Slate article: Breastfeeding benefits vastly overstated

posted 3 years ago in Babies
Post # 3
Member
22 posts
Newbee
  • Wedding: April 2015

breastfeeding is oppressive? I’m on my way to becoming a lactation consultant. I’m in fulltime college, and a mom of 4. I do NOT see, as a mom of 4 who breastfed and ebf, how a biological function is oppressive, Not a troll or looking to start an argument, more a discussion. I hate conflict. We are all adults. so please understand my intention. Also I have zero negativtiy towards those who choose formula feeding as best for their scenario. I understand it is a choice, and at the end we still have happy healthy babies. But there are benefits to BF your baby….

Post # 5
Member
4413 posts
Honey bee
  • Wedding: June 2012

@classyashley:  Interesting. I sort of hope this article speaks the truth, as it makes me feel a lot better about my own epic failure at breastfeeding. I absolutely was one of those people who was “oppressed” by the belief that breast is best at any cost. And the cost to me was high. It was an unbelievable weight off my back when I finally threw in the towel and switched to formula 100%, but the guilt still lingered. And I hate that. So if this article is correct, then I really don’t need to feel guilty anymore.

Post # 6
Member
22 posts
Newbee
  • Wedding: April 2015

@classyashley:  ohhhh ok that i get. and as someone passionate about BF i try to never be negative or oppresive. what is right is what it right for baby and mom. BOTH EQUALLY! my first born i only BF for 8 wks. I just felt frustrated and I wouldn’t want someone to judge me on it. He thrived on formula. But i know how much i enjoyed EBF my last baby, who was a 33 wk preemie, until she was 26 wks old. The bonding was unimaginaeable for ME.

Post # 7
Member
643 posts
Busy bee

There are plenty of good mothers who breast feed, and plenty of good mothers who don’t. It’s very personal, so I’d never judge someone for something like that. 

Post # 8
Member
5207 posts
Bee Keeper
  • Wedding: February 2013

I’ve seen maternity patients freak out when breastfeeding didn’t work for them because someone along the line had drilled that “breast is best” threat into their heads. I was never breastfed. I’m very close to my mom and was sick maybe 3 days out of every year as a child. Bottom line, use whatever feeding technique keeps your baby healthy.

Post # 9
Member
9533 posts
Buzzing Beekeeper
  • Wedding: August 2013

Frankly, I’ve always thought the benefits of breastfeeding are overstated (or have been for the last decade). Public perception has been strongly pro-breast but the actual primary research has been hazy at best. Sure there are benefits of breastfeeding. There are also benefits of bottle feeding. So it comes down to what is best for each family. I hope this article goes to help people not feel bad about formula feeding, when that is right for their family.

Post # 10
Member
9533 posts
Buzzing Beekeeper
  • Wedding: August 2013

@rachelbrein:  so nice to hear from a lactation consultant be so non-judgemental! Your patients will benefit so much!

Post # 11
Member
898 posts
Busy bee
  • Wedding: January 2015

@classyashley:  If I looked around the United States and had to objectively decide if formula feeders or breastfeeders were being oppressed, I’d absolutely say breastfeeders. People don’t look twice when a mom is bottle feeding in public, but if you start to nurse your baby, chances are you’ll at least get a dirty look. Women who bottle feed aren’t subjected to being kicked out of stores against their legal rights, or told they have to stop bottle feeding in order to show up for jury duty.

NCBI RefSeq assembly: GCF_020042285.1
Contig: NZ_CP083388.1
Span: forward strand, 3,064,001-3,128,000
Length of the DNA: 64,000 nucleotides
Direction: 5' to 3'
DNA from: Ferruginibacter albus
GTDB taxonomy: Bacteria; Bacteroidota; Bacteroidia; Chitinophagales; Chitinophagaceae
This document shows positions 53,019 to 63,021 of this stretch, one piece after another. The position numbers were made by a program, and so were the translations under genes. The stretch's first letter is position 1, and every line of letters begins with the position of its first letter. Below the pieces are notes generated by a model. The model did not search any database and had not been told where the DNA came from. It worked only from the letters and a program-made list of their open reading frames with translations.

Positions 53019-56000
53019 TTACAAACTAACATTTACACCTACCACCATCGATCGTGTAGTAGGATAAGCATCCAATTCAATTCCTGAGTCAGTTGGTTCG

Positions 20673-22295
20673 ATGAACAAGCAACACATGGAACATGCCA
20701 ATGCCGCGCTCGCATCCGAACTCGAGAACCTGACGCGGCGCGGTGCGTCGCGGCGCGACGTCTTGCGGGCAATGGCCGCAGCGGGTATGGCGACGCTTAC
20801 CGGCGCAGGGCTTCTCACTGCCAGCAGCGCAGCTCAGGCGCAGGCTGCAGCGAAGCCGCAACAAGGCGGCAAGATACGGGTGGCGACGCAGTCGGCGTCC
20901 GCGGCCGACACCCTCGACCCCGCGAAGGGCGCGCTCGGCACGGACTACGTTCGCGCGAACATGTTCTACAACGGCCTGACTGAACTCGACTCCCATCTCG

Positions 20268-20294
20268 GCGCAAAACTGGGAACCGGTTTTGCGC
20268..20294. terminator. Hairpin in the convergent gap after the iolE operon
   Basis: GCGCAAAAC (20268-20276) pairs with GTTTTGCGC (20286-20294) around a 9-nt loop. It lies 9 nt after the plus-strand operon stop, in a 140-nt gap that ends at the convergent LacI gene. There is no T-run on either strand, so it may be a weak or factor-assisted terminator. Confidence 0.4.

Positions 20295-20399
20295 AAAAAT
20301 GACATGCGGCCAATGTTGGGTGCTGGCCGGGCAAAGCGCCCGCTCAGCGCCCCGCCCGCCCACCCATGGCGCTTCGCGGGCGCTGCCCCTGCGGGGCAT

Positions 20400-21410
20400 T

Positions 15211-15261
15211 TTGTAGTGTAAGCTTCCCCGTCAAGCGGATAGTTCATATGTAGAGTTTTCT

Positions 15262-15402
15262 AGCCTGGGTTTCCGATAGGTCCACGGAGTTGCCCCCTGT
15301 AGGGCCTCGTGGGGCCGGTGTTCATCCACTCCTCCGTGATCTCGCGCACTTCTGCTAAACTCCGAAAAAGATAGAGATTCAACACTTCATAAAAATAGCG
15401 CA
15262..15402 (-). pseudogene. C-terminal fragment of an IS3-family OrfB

As far as breast vs. bottle. I would never judge a mother who for some reason couldn’t have a successful breastfeeding relationship and instead turned to formula. I DO, however, feel that there isn’t much comparing a biological formulated substance made JUST for your baby to a powdered substance chemically made in a lab that nowhere closely resembles the makings of the biological kind. Just looking at the ingredients in a can of formula, it’s pretty obvious that it isn’t close to nature. So, if I had to choose I’d choose breastmilk hands down.

If I can’t breastfeed my daughter for some reason, then I will be trying my damndest to get donated milk to her before I opt for formula.

Post # 12
Member
378 posts
Helper bee
  • Wedding: May 2013

Thanks for posting the article! I have no intentions to breastfeed (not yet PG but we are TTC). Personally it is just not something I want to do and plan to formula feed 100% from day 1. I expect to take a lot of criticism for it so I find articles like this helpful in standing my ground. Neither me nor my brother were breastfed and we are perfectly fine. I think to each their own and noone should tell others what to do in such a personal decision – but we all know that will never happen 😉

Post # 15
Member
455 posts
Helper bee
  • Wedding: August 2014

@classyashley:  Wow, the UAE passed a law requiring women to breastfeed their children for two years?!

THAT is oppressive.

Post # 16
Member
378 posts
Helper bee
  • Wedding: May 2013

@classyashley:  Yeah my hubby and I had that talk awhile back because I wanted him to be on board with my decision. He asked me if I would try to BF, or try to pump, but I really just don’t want to do any of it and in the end he supports my decision. He will be a stay at home dad so I don’t want the baby to get used to one thing and then have to switch it up and hope my DH doesn’t have issues feeding the baby when I go back to work. And I surely don’t want to deal with pumping at work (even though they have this really awesome “new mom” room in my building!)

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